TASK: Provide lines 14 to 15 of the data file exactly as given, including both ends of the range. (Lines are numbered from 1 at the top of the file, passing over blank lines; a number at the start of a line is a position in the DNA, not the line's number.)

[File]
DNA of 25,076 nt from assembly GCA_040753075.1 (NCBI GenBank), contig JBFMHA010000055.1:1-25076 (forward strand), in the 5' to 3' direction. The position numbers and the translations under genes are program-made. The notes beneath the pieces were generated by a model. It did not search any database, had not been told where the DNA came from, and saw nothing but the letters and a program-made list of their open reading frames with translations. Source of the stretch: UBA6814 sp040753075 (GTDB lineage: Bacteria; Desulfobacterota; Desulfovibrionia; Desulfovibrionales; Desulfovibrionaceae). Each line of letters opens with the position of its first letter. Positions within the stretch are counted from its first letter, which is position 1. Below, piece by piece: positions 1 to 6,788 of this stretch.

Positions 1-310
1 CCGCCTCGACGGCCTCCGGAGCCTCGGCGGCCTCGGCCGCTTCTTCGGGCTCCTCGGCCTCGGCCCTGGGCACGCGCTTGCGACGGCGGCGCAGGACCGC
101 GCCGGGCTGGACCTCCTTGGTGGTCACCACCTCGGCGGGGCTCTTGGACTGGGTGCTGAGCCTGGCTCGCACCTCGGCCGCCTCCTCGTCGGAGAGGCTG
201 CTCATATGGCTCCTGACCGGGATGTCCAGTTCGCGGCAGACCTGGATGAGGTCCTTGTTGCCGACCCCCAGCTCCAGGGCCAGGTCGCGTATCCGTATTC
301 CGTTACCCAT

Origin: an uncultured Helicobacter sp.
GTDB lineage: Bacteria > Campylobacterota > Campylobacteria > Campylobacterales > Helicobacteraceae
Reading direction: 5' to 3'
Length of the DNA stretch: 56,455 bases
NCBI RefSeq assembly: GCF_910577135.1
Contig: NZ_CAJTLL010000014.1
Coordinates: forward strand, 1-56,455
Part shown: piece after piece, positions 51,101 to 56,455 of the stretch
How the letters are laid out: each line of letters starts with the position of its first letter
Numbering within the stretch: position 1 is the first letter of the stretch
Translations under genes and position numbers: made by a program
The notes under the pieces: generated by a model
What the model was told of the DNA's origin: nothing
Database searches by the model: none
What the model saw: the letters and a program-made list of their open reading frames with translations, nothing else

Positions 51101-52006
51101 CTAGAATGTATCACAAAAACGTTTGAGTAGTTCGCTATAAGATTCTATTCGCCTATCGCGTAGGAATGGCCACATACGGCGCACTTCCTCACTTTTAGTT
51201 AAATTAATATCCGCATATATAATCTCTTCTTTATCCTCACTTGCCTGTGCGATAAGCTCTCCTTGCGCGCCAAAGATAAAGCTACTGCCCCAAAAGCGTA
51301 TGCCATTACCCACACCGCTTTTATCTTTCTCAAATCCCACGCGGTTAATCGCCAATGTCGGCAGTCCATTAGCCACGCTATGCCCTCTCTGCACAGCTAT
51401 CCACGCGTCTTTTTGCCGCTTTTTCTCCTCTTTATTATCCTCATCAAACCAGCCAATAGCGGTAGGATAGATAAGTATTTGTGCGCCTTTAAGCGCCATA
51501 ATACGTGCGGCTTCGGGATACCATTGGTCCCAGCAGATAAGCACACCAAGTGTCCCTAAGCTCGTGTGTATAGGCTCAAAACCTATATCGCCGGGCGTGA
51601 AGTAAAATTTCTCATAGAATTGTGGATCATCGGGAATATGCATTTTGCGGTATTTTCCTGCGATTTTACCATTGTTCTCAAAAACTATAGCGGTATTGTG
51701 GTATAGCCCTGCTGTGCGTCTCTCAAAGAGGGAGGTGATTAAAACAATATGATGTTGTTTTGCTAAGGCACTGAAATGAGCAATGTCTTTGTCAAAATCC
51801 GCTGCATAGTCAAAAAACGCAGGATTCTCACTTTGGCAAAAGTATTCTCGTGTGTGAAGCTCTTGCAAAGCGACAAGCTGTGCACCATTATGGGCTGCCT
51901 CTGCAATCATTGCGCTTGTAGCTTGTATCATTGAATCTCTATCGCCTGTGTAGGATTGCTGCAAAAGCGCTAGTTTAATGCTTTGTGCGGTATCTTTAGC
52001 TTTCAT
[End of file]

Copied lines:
Part shown: piece after piece, positions 51,101 to 56,455 of the stretch
How the letters are laid out: each line of letters starts with the position of its first letter